A later 2016 study also showed that exercise not only helps with cognitive function but that it can also help prevent neurologic diseases such as Alzheimer’s and Parkinson’s. Exercise is also well known to help those with symptoms of depression. Starting with activity as simple as a daily walk is highly encouraged. For those in good health, participating in other forms of exercise should also be considered. Those with heart disease should consult their physician before starting a new exercise routine.

3. Low-Carbohydrate Diet

A low-carbohydrate diet, such as the ketogenic or paleo diet, may also be helpful to optimize brain health. Biohackers commonly use this strategy. Think about the last time you consumed a high-carbohydrate meal such as white rice, pasta, or bread. Chances are, you felt amazing during the meal and possibly shortly thereafter. However, 30 minutes to a few hours later, you may have felt physically fatigued or even had some brain fog. The reason this occurs is due to the fact that these types of carbohydrates, also known as simple carbohydrates, break down into sugar. The body then needs to secrete insulin to help process the sugar (glucose) load to which it has been exposed. If the sugar is not burned off, the body will eventually store it as fat.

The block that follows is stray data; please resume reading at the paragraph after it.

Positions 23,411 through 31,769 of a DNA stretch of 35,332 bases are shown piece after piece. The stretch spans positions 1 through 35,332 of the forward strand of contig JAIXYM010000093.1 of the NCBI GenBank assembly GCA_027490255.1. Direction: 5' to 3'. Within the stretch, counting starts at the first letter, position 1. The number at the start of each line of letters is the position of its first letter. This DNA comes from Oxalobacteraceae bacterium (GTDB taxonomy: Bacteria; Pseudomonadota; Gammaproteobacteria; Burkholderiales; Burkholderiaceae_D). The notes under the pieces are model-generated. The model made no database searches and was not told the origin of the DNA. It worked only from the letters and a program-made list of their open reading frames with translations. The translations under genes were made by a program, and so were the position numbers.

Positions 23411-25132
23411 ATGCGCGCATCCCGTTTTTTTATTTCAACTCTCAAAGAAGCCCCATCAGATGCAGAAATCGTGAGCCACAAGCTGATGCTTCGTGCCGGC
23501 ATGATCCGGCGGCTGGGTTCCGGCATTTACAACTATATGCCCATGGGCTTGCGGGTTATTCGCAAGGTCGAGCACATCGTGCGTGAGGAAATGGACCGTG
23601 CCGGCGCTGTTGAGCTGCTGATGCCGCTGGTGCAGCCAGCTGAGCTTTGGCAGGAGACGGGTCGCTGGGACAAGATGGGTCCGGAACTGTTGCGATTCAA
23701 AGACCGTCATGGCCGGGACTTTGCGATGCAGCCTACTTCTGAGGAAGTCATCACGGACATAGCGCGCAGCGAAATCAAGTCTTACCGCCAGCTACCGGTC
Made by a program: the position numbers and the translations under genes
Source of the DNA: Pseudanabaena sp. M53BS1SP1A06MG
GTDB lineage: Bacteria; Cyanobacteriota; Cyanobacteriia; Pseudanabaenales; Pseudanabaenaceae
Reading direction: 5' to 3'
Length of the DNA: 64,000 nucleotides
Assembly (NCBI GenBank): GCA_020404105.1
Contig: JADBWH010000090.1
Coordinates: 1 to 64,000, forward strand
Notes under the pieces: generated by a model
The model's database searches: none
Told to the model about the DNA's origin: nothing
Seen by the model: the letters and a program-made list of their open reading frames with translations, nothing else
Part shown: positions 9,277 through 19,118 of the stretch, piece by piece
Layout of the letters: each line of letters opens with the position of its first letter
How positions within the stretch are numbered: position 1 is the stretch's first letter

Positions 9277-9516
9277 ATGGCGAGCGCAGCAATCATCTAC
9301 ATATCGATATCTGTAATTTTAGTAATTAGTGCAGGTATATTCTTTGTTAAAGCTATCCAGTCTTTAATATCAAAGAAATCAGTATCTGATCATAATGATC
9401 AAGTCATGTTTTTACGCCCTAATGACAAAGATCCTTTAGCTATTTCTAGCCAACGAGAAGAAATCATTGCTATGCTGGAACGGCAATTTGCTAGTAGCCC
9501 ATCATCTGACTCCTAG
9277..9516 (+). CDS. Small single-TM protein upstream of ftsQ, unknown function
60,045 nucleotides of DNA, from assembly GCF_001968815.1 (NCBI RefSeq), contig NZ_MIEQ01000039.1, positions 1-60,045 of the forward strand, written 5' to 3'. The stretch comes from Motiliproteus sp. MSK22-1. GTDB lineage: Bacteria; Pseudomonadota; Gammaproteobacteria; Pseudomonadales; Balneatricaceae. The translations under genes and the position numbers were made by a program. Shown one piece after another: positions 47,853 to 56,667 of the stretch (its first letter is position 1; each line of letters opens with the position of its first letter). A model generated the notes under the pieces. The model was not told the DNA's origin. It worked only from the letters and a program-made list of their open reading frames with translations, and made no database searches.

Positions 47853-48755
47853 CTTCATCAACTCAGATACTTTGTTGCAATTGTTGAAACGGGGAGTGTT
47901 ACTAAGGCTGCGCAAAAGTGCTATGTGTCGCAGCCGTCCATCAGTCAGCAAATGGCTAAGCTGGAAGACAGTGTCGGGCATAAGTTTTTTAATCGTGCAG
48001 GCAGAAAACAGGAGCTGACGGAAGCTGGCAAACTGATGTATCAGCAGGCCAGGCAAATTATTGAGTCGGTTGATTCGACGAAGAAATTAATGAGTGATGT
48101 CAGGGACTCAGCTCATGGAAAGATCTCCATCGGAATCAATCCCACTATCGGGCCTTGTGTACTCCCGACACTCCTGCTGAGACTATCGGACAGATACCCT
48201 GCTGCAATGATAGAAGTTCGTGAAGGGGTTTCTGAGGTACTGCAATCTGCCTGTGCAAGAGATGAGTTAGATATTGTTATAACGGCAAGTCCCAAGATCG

When a low-sugar and low-carbohydrate diet is consumed, creating ketones becomes easier to do. Ketones are the alternate source of fuel made from body fat, which the brain uses when sugar is not present. 

For example, a 2004 study showed that those with memory loss scored better when their brain utilized ketones and MCT oil for energy. Further, their memory recall was significantly better when compared to those who were given a placebo. 

A 2019 study showed that a low-carbohydrate “ketogenic formula was therefore suggested to have positive effects on verbal memory and processing speed in patients with Alzheimer’s disease.”